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Pump It Up!

Flex Space coordinator Rebecca Marino takes over parent space Pump Project post-EAST

By Caitlin Greenwood, Fri., Nov. 29, 2013

Rebecca Marino
Rebecca Marino
Photo by Sandy Carson

It's the Tuesday before the East Austin Studio Tour kicks off, and there's a laundry list of to-dos over at Pump Project's satellite studio space and gallery, Flex Space. Walls are being spackled while door frames get a fresh coat of paint. Artists wander in and out of the main gallery asking Flex Space gallery director Rebecca Marino about last-minute submissions to the EAST group show. Frames are placed against walls and moved just as quickly by Marino as she mentally maps the gallery. Endless motion and exuberance fills the space, which seems exactly how Marino prefers it.

Marino has spent the past three years honing her skills as a gallery director and curator. Appointed by Pump Project founder (and current studio manager) Joshua Green and gallery director Debra Broz in 2010, her first task was overhauling the gallery and boosting traffic to the satellite space. Flex Space had fallen out of the arts community loop. Long beat out by more competitive galleries and simultaneously dwarfed in popularity by its parent space, Flex Space required a new identity to mark itself as a distinctive, creative force. What that identity would manifest itself as, however, was uncertain.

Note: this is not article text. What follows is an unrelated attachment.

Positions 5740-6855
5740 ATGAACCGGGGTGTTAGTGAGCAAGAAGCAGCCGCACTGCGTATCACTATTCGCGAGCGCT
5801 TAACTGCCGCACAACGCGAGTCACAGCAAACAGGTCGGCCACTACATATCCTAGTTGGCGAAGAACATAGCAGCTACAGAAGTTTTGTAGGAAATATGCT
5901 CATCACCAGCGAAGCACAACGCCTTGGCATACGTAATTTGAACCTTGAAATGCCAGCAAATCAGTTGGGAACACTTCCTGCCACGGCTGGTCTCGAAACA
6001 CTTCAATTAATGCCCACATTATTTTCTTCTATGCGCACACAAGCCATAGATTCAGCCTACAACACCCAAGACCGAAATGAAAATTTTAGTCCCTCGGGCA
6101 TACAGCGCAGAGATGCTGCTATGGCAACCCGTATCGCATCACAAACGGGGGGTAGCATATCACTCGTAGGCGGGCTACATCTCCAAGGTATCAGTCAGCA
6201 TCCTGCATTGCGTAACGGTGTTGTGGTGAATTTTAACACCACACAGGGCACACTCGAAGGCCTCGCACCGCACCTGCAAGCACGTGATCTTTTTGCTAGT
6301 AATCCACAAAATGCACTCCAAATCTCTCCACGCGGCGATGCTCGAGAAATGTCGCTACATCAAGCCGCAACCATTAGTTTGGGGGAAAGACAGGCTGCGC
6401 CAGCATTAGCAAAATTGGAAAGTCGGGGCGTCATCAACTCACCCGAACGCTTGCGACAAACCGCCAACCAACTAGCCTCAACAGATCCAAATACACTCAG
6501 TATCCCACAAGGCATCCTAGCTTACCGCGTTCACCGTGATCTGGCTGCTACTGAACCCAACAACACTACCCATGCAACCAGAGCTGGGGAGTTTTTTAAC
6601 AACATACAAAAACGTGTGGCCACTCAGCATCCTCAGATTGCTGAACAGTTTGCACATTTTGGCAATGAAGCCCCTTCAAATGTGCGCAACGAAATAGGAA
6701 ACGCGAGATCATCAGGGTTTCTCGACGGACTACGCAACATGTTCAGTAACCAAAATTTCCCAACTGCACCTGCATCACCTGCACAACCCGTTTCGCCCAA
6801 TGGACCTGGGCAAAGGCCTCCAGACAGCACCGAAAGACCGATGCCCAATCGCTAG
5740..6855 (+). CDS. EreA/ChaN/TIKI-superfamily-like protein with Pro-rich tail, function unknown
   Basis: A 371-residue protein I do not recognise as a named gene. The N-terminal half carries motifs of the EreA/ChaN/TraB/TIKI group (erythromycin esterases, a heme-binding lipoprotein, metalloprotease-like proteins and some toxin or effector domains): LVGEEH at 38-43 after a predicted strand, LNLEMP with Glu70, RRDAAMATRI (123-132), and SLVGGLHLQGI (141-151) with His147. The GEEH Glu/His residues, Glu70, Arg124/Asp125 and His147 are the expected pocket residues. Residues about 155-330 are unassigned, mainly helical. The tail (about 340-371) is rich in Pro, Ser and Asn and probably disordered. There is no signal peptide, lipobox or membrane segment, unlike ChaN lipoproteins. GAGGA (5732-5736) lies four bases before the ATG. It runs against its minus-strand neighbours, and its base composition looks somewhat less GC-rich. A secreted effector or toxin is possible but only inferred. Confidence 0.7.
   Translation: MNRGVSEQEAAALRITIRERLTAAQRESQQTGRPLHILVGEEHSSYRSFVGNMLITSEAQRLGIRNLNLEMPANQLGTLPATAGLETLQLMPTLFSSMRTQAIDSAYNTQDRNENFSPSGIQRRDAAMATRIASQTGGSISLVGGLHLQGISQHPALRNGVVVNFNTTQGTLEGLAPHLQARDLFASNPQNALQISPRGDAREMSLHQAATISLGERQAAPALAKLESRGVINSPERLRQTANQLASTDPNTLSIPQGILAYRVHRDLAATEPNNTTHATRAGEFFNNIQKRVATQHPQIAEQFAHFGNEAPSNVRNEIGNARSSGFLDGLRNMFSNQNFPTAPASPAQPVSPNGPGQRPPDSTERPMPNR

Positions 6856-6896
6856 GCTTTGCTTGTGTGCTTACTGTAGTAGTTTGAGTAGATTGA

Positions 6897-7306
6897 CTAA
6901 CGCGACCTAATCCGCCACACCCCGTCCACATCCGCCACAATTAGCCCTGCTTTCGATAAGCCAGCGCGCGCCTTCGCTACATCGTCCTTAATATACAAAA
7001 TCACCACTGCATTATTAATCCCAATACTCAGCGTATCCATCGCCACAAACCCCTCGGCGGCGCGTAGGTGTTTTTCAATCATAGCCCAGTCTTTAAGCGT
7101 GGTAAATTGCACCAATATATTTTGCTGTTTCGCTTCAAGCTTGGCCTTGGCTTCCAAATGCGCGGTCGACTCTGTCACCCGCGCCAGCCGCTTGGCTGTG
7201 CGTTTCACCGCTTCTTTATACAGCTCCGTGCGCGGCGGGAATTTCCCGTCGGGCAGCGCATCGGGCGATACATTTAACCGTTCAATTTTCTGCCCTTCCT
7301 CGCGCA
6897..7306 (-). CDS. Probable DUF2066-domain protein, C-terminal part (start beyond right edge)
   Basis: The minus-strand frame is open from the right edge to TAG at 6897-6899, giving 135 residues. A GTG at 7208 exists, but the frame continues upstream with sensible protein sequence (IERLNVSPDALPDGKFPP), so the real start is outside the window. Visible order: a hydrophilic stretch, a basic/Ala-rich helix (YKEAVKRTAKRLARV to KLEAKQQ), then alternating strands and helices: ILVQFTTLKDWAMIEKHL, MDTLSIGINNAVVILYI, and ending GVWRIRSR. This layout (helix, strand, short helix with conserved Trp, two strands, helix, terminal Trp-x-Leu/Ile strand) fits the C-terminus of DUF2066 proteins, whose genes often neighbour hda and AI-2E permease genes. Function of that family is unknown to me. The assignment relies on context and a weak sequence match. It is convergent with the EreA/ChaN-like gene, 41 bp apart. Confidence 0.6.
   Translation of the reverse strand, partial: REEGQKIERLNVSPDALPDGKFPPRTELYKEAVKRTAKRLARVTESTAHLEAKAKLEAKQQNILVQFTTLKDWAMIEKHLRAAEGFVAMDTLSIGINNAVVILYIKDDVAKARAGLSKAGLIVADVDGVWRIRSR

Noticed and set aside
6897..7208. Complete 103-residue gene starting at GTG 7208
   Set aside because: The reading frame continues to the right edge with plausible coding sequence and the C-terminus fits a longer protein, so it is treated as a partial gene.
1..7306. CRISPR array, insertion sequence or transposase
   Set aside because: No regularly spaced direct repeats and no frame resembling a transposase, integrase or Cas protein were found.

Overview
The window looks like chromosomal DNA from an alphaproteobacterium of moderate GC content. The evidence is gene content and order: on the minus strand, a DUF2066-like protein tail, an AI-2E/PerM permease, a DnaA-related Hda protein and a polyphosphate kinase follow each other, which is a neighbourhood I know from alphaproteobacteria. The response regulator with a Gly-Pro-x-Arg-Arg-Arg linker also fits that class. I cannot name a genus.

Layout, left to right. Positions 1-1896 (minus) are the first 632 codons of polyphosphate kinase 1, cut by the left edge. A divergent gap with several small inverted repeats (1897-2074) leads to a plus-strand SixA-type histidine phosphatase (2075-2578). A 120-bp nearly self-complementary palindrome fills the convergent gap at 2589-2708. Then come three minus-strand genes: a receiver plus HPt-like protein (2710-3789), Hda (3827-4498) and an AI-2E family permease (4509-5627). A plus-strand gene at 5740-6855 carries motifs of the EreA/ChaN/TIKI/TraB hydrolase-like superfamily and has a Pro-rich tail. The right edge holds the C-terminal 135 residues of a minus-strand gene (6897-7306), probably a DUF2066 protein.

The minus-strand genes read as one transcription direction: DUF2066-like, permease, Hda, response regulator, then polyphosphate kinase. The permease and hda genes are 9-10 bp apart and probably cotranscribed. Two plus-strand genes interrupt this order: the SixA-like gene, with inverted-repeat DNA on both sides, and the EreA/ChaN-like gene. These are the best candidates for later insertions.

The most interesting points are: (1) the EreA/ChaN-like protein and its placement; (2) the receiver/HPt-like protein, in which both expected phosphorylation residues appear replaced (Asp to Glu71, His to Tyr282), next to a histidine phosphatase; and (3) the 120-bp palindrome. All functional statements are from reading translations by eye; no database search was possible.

"Debra asked me to take over the space because I had a network of artists to pull from. Those first exhibitions were me asking anyone I knew if they wanted to show," laughs Marino as she lays a second coat of paint on a pedestal. Marino's immediate network happened to include some local powerhouses, such as the Contemporary Austin's current associate curator, Sean Ripple (a two-time Flex Space artist), Caitlin McCollom, and Eyes Got It! founder Jaime Castillo. Marino drew from a long list of experimental and emergent art forms in her first featured exhibitions. 2012's VidKidz show "#hashtag!!1," complete with blinking computer screens on loop and Furby sculpture, can attest to that. As Marino continued to offer opportunities to artists and creative organizations in Austin, Flex Space grew to fulfill an updated version of the Pump Project mission: to elevate and participate.